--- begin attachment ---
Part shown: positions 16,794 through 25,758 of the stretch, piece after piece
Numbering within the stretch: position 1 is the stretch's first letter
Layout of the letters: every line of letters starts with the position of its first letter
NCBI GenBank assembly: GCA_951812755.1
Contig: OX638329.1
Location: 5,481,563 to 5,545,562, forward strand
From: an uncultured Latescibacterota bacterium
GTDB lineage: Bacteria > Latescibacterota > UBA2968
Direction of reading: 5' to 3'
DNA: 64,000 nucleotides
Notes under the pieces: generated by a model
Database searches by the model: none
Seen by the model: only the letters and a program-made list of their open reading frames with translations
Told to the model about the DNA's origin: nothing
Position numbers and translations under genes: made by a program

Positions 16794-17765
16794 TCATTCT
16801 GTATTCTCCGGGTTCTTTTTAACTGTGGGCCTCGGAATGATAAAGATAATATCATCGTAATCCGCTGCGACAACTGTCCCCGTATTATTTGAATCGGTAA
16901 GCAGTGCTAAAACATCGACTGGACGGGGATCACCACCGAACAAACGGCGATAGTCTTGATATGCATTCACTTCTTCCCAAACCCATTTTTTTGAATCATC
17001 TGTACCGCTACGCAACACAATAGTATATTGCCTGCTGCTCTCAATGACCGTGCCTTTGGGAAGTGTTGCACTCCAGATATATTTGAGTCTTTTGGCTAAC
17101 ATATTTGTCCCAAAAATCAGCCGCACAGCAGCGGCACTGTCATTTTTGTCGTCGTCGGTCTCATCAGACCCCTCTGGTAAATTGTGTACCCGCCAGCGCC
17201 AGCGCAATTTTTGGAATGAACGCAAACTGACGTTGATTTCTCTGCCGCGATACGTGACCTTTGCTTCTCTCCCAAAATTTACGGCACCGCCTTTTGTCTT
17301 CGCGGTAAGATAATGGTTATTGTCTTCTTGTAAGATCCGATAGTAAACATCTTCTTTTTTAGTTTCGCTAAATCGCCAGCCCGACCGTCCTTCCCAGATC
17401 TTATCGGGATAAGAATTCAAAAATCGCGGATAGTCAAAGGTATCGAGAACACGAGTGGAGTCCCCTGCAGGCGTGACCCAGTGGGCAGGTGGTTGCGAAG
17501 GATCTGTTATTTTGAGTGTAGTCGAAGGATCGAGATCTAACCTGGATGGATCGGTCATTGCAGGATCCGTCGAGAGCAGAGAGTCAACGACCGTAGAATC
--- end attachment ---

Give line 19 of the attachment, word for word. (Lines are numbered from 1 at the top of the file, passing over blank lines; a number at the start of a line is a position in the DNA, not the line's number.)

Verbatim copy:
16901 GCAGTGCTAAAACATCGACTGGACGGGGATCACCACCGAACAAACGGCGATAGTCTTGATATGCATTCACTTCTTCCCAAACCCATTTTTTTGAATCATC